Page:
Wednesday, December 2, 2020

Loring Wirbel reviews Ode to Horatio and Other Saviors

We are grateful to Loring Wirbel for the following review he posted on Goodreads:

Carolyn Srygley-Moore's poetry collections are known for taking orthogonal pie slices through precise locations, times, and emotions for a unique specificity of images, even when steeped in surreality. Here, she takes us to a few brief months in 2012 surrounding the euthanasia of a beloved pitbull Evy. The fact that the poems all date from this period do not make them seem far away in time in the slightest, nor does the fact that she is working for animal rescue make this collection the slightest bit partisan or didactic. The simple thing to say is that this collection contains some of her strongest poems, but then again, we could say that about any of her works.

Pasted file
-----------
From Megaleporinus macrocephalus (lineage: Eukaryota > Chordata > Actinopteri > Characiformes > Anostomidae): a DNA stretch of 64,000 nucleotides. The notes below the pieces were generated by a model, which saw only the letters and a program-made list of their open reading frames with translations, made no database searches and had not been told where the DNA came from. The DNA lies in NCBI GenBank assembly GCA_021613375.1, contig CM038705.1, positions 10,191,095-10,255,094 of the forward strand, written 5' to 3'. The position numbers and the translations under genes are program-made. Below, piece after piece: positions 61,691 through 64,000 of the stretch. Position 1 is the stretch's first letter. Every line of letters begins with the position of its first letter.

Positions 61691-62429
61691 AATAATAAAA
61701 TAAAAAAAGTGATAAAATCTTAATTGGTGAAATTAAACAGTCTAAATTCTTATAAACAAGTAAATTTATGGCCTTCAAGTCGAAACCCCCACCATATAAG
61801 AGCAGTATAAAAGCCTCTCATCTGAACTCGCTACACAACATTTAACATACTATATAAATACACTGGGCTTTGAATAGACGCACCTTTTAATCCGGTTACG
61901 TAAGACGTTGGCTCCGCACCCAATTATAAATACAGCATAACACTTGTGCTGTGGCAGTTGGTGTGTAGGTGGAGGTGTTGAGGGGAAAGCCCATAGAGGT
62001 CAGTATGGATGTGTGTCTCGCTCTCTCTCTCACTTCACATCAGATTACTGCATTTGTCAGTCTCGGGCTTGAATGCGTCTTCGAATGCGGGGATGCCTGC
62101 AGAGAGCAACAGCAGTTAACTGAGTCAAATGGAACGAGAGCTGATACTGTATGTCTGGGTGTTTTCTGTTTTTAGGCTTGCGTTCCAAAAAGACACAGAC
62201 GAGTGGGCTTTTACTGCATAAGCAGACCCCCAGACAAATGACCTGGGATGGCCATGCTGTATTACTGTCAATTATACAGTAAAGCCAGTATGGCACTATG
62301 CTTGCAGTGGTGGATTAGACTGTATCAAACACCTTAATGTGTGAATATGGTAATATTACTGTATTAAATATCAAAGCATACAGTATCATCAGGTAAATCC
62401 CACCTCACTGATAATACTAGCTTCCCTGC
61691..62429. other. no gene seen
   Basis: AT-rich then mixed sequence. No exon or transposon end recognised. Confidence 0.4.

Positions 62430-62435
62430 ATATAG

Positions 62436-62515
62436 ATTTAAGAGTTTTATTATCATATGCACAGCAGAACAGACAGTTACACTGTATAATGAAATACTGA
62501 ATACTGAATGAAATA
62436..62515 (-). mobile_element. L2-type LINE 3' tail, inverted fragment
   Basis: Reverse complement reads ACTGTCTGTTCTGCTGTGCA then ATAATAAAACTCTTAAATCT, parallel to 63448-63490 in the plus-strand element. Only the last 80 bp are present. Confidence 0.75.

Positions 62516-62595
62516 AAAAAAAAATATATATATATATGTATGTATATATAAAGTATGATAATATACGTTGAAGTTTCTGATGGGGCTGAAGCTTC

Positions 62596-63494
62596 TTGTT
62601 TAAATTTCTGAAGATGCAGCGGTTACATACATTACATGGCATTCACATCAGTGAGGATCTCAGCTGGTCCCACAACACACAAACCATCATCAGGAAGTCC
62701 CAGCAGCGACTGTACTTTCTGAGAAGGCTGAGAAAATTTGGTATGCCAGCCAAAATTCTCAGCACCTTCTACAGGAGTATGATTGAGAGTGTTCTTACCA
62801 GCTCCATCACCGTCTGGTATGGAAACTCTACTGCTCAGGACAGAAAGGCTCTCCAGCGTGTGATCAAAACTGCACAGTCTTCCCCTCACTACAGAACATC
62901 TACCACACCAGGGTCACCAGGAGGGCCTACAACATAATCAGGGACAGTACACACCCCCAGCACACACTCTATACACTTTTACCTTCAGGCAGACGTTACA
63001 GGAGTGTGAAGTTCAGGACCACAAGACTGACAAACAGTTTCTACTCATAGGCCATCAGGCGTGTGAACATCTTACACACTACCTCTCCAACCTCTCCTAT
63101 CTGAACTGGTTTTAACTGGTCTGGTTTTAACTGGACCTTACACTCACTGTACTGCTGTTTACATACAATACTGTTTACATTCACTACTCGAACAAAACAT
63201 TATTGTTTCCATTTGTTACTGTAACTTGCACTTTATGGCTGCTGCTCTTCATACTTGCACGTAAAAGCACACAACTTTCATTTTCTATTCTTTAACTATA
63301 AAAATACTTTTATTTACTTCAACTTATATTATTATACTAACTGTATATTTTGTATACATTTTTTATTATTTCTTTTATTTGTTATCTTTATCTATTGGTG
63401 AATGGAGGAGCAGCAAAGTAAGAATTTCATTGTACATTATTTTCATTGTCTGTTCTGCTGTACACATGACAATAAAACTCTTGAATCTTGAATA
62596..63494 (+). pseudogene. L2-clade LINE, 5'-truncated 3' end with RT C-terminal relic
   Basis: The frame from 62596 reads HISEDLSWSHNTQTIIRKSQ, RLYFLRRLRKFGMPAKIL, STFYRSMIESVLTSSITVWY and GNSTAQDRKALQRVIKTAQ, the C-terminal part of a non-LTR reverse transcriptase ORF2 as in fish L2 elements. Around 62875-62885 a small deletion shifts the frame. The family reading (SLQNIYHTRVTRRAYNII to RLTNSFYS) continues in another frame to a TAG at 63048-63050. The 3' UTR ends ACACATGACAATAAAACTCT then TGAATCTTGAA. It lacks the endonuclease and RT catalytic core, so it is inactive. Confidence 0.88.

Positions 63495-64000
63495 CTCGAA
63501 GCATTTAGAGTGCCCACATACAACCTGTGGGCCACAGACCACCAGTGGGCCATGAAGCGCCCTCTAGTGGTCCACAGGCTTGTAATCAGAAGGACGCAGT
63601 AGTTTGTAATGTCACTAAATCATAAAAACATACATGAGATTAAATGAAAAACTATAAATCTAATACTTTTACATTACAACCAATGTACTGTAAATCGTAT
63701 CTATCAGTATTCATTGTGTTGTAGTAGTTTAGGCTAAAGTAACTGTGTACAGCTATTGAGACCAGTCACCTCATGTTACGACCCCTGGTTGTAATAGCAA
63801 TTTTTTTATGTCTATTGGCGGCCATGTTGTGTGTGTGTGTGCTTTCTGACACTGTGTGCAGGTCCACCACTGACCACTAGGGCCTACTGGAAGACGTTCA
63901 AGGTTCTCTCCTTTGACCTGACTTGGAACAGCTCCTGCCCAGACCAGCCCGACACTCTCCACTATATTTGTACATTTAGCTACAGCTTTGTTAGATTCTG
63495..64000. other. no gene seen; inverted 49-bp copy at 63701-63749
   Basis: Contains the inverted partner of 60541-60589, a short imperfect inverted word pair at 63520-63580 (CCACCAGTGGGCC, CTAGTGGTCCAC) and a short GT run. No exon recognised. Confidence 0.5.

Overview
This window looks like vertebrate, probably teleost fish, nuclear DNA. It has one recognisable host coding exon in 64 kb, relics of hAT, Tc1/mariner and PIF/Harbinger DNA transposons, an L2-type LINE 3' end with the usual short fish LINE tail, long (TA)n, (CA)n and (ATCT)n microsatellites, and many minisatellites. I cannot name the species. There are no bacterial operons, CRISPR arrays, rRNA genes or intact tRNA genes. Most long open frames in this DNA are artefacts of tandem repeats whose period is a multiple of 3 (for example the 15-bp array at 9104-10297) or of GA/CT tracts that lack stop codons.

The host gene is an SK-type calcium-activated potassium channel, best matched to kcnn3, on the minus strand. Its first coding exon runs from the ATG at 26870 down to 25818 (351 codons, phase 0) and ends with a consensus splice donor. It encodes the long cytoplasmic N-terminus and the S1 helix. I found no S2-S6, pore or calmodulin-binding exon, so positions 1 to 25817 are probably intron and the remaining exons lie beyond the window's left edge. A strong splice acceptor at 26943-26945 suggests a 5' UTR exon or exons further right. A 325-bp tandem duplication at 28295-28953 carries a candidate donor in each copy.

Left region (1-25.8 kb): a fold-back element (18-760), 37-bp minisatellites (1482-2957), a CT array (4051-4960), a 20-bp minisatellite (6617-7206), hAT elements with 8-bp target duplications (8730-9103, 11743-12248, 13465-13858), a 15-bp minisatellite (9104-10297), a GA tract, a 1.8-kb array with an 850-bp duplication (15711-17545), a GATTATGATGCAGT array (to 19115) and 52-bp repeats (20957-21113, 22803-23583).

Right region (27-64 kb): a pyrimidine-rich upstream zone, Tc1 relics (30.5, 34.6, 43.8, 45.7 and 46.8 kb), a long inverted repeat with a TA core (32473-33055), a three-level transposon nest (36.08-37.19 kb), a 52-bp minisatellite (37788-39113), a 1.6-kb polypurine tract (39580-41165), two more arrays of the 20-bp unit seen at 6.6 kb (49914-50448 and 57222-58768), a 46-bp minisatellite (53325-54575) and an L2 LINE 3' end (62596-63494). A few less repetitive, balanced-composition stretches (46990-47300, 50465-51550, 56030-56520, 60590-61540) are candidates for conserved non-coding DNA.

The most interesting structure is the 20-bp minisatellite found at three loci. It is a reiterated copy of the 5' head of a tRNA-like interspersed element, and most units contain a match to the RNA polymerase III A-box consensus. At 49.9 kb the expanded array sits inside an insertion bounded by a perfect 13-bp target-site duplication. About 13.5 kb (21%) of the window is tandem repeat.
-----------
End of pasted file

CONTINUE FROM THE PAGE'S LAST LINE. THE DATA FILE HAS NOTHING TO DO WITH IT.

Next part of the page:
Since Srygley-Moore rarely gives us prose poems, it's interesting to see her open the collection with a powerful and distilled prose work, "A Place Like Brooklyn, Like Stonehenge." This is followed by the poem that gives the book its title, and the two works together set the stage for the passionate and unblinking works to follow. Three stunning poems serve as memorials to her father, a challenging figure in her life, and one whom she carries to safety in the heartbreaking "PTSD Hushabye."

Two poems in particular serve as memorials to both Horatio and Evy, "Dark, & Darker" and "Scattered Petals." There are several here that could provide a reader's favorite line, such as "Every homeland owns its slaughterhouse" in "An Angry Sad Poem," or "an idea in God's throat" in "Loves, Non-Loves, Anti-Loves." But don't let me steer you to particulars. As in her previous poetry collections, Carolyn Srygley-Moore astonishes the most when her work is swallowed in wholistic fashion. Do not worry about the book serving as a clarion call for animal rights, though that's important too. Accept the gift as just an unceasing marvel.

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Ode to Horatio and Other Saviors by Carolyn Srygley-Moore was published in late 2020 by Crisis Chronicles Press

U.S. or Elsewhere?

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